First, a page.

The Nation: Nine years ago, a Harvard law professor dreamed up a new concept: a government agency devoted solely to protecting consumers from unscrupulous financial companies, the way the Consumer Product Safety Commission protects us from faulty microwaves. Today, Elizabeth Warren’s Consumer Financial Protection Bureau (CFPB) is in full effect, and has already netted Americans about $10 billion in remedies from banks since it started its watch.
One financial product remains in the shadows, however, preying on consumers: payday lending. The very same CFPB just announced rules to regulate the industry, proposing that lenders be required to verify whether customers have any chance of repaying what they borrow and limiting how many times a borrower can roll over loans while accruing interest and fees. But the CFPB’s powers are also limited—it can’t cap interest rates, which frequently soar to 400 percent, or restrict access to these short-term loans. Meanwhile, too many Americans who can’t afford the minimum deposit necessary for a traditional banking account, or who don’t live near branches or simply don’t trust banks, have nowhere to turn but to payday lenders and other kinds of risky, expensive products.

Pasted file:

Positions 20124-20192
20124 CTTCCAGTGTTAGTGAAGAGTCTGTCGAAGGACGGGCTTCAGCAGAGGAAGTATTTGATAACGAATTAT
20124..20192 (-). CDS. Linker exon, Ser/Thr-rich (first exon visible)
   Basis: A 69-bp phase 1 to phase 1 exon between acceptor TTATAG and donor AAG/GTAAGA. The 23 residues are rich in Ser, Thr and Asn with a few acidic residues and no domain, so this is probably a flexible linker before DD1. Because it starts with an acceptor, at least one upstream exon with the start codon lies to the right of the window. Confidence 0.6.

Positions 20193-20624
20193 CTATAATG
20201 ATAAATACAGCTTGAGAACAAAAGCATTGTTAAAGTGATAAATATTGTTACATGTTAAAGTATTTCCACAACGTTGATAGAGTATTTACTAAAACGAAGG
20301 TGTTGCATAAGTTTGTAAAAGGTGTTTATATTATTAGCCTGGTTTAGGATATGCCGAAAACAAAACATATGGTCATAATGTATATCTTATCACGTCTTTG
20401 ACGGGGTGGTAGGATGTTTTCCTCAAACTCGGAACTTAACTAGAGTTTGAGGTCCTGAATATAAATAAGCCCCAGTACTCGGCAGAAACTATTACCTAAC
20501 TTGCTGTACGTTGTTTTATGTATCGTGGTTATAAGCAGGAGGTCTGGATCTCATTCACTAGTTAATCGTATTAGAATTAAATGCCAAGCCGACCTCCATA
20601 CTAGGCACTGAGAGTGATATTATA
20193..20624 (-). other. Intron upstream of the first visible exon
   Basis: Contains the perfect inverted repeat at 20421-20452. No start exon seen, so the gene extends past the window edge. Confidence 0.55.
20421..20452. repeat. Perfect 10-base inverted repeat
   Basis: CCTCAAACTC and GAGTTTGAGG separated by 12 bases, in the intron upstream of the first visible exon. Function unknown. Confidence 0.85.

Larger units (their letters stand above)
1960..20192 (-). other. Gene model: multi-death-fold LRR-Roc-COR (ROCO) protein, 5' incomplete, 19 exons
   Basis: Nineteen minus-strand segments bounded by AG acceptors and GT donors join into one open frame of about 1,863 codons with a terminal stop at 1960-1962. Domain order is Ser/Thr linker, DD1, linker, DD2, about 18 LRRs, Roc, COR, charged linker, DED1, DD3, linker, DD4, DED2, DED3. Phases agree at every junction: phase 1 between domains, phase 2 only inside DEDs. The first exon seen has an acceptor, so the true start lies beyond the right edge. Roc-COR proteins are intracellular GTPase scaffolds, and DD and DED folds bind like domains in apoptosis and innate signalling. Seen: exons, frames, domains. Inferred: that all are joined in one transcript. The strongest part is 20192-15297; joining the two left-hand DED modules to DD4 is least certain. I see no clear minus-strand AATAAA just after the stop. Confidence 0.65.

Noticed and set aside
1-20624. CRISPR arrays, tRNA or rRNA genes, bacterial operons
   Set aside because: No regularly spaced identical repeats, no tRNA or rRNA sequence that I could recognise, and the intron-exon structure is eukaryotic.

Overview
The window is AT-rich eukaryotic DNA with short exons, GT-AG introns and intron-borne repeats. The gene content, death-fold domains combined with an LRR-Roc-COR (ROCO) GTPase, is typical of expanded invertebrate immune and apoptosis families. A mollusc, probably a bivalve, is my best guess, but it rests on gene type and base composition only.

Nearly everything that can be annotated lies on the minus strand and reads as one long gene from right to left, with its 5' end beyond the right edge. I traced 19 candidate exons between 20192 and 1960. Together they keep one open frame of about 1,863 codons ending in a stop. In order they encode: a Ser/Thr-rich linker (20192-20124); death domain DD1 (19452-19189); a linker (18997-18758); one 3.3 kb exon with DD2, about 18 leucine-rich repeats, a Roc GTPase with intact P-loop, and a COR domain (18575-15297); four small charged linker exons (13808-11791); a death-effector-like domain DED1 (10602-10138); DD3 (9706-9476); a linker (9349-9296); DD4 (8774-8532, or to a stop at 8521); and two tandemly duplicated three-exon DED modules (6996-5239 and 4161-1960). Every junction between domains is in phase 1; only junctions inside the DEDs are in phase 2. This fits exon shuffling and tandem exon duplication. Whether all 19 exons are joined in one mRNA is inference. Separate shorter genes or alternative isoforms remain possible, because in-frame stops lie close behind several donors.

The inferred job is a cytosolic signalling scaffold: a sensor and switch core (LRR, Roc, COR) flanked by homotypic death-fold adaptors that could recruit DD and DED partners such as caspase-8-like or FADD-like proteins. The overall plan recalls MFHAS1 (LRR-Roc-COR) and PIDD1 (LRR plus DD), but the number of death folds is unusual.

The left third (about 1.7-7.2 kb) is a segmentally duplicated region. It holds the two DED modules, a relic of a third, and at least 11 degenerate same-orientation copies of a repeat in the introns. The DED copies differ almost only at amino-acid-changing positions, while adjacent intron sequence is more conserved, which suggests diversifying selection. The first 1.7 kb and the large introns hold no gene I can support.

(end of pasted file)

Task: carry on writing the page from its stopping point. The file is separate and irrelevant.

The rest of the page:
Elizabeth Warren has a new crusade, though, and it could fill that vast void: postal banking. Read more.